When the patient was referred to the unit, a preliminary assessment was made and the decision of who the patient should meet was taken according to the normal routines at the unit. The patients were diagnosed according to the ICD-10, either by the staff member that had received the patient or by that staff member in co-operation with the head psychiatrist. When the treatment was finished the patients received and returned questionnaires by mail. The Lund University Research Ethics Committee approved the study.
After the treatment the author, on the basis of data from records, categorised the treatments into three categories. One category was pharmacological treatment. This categorisation was made when the treatment was merely medical and the only staff member who met the patient was a psychiatrist and the treatment was supposed to be explicitly medical. The pharmacological treatment at the unit was customary for each respective disorder. The psychodynamically-oriented treatment was a mixture of treatments ranging from supportive to more insight oriented treatments. The psychologically treated patients never received any medical treatment. The combination group consisted of patients who received both pharmacological and psychological treatment, either concurrently or consecutively (all analyses were made on the group as a whole).
It was never decided in advance which treatment the patients should receive. Instead this was determined after the initial assessment and was based on the professional judgements of the staff together with the preferences of the patient. The staff discussed at meetings the newly admitted patients and apart from the diagnosis, the nature of the problems, and the preferences of the patient, there were also other factors that could have influenced the allotment of the patients to the different treatment groups, such as availability, preferences or special interest of the staff. The choice of treatment method could also change during the course of the treatment. Further, the length of the different treatments was never decided in advance, but depended on the assessments of the staff and patients and from the needs of the patients during the course of treatment. Also, the pharmacotherapy in the pharmacological group and in the combination group was not definite during the cause of the treatment, but could be changed for instance if side-effects were noticed or if no effect was observed.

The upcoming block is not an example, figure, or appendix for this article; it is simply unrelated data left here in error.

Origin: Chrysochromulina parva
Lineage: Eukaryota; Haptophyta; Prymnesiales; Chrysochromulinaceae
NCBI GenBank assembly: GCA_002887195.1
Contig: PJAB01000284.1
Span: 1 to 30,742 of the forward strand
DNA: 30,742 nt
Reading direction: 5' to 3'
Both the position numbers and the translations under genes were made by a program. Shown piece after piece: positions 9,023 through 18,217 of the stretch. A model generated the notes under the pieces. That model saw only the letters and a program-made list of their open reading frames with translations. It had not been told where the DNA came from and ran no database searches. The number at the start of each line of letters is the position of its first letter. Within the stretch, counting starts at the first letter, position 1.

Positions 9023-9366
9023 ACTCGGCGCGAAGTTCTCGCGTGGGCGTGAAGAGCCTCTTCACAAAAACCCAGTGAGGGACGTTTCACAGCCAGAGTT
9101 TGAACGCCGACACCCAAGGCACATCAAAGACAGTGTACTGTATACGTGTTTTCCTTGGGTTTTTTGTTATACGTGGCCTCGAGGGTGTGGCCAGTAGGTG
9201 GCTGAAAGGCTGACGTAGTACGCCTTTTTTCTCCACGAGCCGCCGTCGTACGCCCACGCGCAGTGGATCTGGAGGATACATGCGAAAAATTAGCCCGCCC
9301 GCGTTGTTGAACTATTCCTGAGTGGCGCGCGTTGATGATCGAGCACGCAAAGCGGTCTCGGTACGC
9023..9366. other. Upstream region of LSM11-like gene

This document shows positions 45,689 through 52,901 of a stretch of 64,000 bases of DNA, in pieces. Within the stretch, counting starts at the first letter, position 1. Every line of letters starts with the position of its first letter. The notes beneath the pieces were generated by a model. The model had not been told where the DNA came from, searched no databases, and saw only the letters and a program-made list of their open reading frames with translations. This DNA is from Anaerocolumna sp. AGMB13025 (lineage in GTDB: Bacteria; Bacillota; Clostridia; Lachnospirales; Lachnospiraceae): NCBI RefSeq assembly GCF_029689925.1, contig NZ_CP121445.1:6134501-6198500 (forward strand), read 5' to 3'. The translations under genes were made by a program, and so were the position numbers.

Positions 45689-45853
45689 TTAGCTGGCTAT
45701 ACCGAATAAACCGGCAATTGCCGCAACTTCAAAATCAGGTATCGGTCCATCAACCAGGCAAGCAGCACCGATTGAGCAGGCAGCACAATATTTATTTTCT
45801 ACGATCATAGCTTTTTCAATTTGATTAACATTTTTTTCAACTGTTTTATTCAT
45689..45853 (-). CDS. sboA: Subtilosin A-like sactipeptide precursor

One way ANOVA, Chi-Square test and Fisher’s exact test were used to test group differences on the intake and demographic data. The intake- and post-treatment data were analysed regarding effectiveness with paired-samples T-test and if there were any significant differences between the various treatments with an ANCOVA. Change scores (differences) between pre- and post treatment data were used together with Pearson’s’ correlation to find out if age and number of treatment occasions correlated with the outcome among the different treatment groups. Effect sizes (Cohen’s
Concerning clinical significance, the method for calculating the Reliable Change Index (RCI) by Jacobson and Truax (28) was used. Further, in an attempt to find a cut-off point between a functional and dysfunctional group, the clinical significance (CS) measure was used (26). The cut-off point for being in the dysfunctional group regarding BSI was set to T ≥ 63, and for IIP T ≥ 60. A more detailed description of the calculation of the clinical significance can be found in Johansson (29). Fisher’s exact test was used to calculate group differences.
The demographic data are presented in table 1 and all the different variables in BSI and IIP are shown in table 2. There was no significant difference between the three treatment groups concerning the intake data regarding all the variables in BSI and IIP showing that the treatments groups began the treatment with roughly equivalent levels of disturbance.